Google is prepping its mass merge of 60 privacy policies, which will change user terms of service–and the French are nervous about it. C.N.I.L., a French watchdog group charged with protecting data security, has requested the search behemoth hold off. In a letter to Google C.N.I.L. states that it welcomes Google’s “large campaign to inform its users” about the policy change, adding that the “initiative is very useful to increase internet users’ awareness of privacy online. “
After analyzing Google’s plan, however, C.N.I.L. has some concerns:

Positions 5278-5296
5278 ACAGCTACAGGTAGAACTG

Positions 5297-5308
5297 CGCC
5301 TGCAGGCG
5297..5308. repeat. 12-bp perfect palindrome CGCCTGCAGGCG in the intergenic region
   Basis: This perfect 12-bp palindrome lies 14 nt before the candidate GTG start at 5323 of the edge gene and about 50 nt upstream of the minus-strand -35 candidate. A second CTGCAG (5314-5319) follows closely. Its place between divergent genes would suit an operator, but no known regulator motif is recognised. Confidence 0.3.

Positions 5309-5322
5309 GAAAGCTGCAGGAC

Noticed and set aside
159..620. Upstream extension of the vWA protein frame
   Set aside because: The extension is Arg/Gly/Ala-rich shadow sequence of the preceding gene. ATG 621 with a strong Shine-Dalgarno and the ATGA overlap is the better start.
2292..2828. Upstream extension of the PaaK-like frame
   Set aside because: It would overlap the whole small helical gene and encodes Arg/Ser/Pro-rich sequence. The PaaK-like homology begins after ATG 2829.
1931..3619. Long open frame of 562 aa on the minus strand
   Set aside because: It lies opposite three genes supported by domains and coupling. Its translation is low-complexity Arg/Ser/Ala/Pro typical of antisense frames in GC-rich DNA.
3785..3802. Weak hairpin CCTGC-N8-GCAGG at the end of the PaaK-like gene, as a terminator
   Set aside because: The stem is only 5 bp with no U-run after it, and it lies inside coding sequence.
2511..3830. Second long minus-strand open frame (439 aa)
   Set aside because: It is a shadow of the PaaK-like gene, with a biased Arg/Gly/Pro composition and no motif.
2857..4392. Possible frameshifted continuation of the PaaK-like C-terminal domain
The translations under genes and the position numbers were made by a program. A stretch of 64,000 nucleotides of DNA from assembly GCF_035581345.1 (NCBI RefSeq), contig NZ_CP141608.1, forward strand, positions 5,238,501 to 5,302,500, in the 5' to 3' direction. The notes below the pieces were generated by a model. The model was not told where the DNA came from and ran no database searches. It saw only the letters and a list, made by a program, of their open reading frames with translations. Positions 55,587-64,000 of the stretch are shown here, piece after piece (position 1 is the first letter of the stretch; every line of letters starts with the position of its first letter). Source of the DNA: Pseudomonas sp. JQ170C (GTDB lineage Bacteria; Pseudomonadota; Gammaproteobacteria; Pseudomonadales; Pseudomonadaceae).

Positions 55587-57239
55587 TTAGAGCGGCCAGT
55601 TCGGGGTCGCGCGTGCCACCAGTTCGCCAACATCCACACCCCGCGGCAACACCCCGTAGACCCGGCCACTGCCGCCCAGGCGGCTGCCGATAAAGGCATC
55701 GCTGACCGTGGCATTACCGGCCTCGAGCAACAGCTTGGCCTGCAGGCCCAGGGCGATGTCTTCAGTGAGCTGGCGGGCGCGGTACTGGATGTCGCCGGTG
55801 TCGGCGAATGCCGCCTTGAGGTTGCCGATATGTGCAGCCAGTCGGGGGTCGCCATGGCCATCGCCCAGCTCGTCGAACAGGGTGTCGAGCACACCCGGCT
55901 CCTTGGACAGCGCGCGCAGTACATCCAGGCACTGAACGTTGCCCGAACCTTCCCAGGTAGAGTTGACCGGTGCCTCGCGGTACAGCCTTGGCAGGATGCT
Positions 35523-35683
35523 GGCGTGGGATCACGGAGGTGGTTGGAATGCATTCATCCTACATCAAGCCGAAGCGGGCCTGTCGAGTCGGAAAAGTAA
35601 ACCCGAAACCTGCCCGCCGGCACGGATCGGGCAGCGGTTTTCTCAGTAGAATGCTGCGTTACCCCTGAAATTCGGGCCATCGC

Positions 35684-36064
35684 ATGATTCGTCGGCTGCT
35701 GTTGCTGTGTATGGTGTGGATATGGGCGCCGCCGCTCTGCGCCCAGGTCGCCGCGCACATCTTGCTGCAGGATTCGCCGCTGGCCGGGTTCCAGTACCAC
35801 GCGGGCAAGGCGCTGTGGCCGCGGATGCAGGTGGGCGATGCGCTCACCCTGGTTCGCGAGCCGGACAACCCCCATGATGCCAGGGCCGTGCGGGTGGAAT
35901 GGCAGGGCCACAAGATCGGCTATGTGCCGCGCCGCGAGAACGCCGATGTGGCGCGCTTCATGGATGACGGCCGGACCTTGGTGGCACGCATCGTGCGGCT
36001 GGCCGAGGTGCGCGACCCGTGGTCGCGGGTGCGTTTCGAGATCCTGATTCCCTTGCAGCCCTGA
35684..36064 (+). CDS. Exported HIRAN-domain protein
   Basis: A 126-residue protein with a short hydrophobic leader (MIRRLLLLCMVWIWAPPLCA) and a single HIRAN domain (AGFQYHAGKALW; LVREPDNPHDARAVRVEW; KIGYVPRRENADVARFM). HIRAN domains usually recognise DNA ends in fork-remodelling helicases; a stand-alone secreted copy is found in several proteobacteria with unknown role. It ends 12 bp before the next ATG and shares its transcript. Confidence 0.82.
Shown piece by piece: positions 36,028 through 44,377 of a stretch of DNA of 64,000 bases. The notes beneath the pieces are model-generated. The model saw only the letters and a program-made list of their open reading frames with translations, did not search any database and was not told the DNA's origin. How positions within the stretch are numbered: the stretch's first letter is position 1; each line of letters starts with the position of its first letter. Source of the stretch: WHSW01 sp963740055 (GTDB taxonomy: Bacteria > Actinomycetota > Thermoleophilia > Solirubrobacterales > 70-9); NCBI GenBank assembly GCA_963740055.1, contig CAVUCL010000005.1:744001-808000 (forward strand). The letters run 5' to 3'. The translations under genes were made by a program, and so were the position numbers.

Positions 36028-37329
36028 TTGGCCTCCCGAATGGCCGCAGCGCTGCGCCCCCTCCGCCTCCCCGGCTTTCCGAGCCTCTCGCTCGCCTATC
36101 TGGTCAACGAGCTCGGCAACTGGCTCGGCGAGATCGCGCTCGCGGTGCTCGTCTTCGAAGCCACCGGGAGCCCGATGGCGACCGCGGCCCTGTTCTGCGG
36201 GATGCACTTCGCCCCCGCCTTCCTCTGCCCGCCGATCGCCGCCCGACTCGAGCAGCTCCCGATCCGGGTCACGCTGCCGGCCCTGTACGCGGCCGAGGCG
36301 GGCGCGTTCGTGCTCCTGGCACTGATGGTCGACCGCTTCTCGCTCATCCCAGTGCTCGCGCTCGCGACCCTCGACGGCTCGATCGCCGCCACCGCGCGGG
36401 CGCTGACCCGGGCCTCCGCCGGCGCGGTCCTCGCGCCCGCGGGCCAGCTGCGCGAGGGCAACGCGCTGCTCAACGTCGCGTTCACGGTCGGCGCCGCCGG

Indeed, our preliminary analysis shos that Google’s new policy does not meet the requirements of the European Directive on Data protection [...] especially regarding the information provided to data subjects.
The “data subjects” being Googles vast, worldwide user base. Everyone, basically.
C.N.I.L. is not the only body voicing concerns. As The Register reports, the U.S. National Association of Attorneys General notified Google a week ago of its own concerns, accusing Google of talking out of both sides of its data-gobbling maw:
At the moment Google still plans to make the policy change, the company’s European counsel telling C.N.I.L. that to pause the process now “would cause a great deal of confusion for users.”
Because 60 different policies were so straightforward.
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